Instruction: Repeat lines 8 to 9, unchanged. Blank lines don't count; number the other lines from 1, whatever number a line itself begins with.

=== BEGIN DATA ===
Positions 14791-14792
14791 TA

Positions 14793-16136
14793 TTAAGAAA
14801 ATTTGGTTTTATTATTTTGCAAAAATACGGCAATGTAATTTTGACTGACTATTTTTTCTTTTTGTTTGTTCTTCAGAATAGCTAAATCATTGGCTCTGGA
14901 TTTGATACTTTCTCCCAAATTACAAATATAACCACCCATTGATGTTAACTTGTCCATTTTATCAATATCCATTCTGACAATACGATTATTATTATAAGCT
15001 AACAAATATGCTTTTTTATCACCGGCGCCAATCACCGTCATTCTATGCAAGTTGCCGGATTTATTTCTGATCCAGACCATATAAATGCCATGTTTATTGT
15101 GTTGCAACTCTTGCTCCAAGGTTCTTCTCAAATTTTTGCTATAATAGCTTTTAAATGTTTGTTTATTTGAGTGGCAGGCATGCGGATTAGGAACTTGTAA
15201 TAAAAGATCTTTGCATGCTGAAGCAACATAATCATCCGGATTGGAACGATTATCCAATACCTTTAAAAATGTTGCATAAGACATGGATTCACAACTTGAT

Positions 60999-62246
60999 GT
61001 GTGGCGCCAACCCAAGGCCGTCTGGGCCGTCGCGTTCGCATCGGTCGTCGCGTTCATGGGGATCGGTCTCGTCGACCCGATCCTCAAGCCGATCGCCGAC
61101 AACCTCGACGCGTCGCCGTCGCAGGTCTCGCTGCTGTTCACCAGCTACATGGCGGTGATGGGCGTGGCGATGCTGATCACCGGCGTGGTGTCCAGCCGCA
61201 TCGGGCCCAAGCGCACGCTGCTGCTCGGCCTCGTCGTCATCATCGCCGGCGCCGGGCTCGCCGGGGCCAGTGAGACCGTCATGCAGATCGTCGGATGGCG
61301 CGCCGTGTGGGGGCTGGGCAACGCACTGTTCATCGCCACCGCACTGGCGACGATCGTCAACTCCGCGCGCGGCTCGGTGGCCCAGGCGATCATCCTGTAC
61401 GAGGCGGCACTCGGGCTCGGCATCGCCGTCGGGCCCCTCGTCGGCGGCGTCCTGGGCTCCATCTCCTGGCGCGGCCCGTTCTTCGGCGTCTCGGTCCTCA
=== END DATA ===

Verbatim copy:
15101 GTTGCAACTCTTGCTCCAAGGTTCTTCTCAAATTTTTGCTATAATAGCTTTTAAATGTTTGTTTATTTGAGTGGCAGGCATGCGGATTAGGAACTTGTAA
15201 TAAAAGATCTTTGCATGCTGAAGCAACATAATCATCCGGATTGGAACGATTATCCAATACCTTTAAAAATGTTGCATAAGACATGGATTCACAACTTGAT